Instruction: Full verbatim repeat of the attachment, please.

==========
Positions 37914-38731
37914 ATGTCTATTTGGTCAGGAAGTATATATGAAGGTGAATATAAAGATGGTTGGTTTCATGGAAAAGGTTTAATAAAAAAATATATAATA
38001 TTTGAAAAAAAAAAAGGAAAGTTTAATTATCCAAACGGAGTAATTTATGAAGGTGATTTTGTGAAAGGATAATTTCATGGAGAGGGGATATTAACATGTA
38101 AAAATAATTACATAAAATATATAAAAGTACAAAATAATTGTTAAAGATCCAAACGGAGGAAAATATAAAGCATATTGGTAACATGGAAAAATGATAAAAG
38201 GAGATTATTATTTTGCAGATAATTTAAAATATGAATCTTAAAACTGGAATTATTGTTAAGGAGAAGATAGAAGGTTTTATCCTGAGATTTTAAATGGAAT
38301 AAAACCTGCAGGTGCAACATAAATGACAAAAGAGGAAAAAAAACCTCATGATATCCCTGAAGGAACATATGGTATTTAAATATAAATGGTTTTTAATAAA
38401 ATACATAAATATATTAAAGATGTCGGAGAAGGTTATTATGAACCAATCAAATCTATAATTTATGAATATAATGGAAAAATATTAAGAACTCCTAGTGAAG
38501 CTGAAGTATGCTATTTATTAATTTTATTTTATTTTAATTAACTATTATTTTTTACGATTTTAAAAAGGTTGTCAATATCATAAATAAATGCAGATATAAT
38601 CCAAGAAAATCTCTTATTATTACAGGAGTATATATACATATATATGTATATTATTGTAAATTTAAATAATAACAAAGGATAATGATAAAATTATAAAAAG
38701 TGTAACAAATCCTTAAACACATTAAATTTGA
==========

Positions 37914-38731
37914 ATGTCTATTTGGTCAGGAAGTATATATGAAGGTGAATATAAAGATGGTTGGTTTCATGGAAAAGGTTTAATAAAAAAATATATAATA
38001 TTTGAAAAAAAAAAAGGAAAGTTTAATTATCCAAACGGAGTAATTTATGAAGGTGATTTTGTGAAAGGATAATTTCATGGAGAGGGGATATTAACATGTA
38101 AAAATAATTACATAAAATATATAAAAGTACAAAATAATTGTTAAAGATCCAAACGGAGGAAAATATAAAGCATATTGGTAACATGGAAAAATGATAAAAG
38201 GAGATTATTATTTTGCAGATAATTTAAAATATGAATCTTAAAACTGGAATTATTGTTAAGGAGAAGATAGAAGGTTTTATCCTGAGATTTTAAATGGAAT
38301 AAAACCTGCAGGTGCAACATAAATGACAAAAGAGGAAAAAAAACCTCATGATATCCCTGAAGGAACATATGGTATTTAAATATAAATGGTTTTTAATAAA
38401 ATACATAAATATATTAAAGATGTCGGAGAAGGTTATTATGAACCAATCAAATCTATAATTTATGAATATAATGGAAAAATATTAAGAACTCCTAGTGAAG
38501 CTGAAGTATGCTATTTATTAATTTTATTTTATTTTAATTAACTATTATTTTTTACGATTTTAAAAAGGTTGTCAATATCATAAATAAATGCAGATATAAT
38601 CCAAGAAAATCTCTTATTATTACAGGAGTATATATACATATATATGTATATTATTGTAAATTTAAATAATAACAAAGGATAATGATAAAATTATAAAAAG
38701 TGTAACAAATCCTTAAACACATTAAATTTGA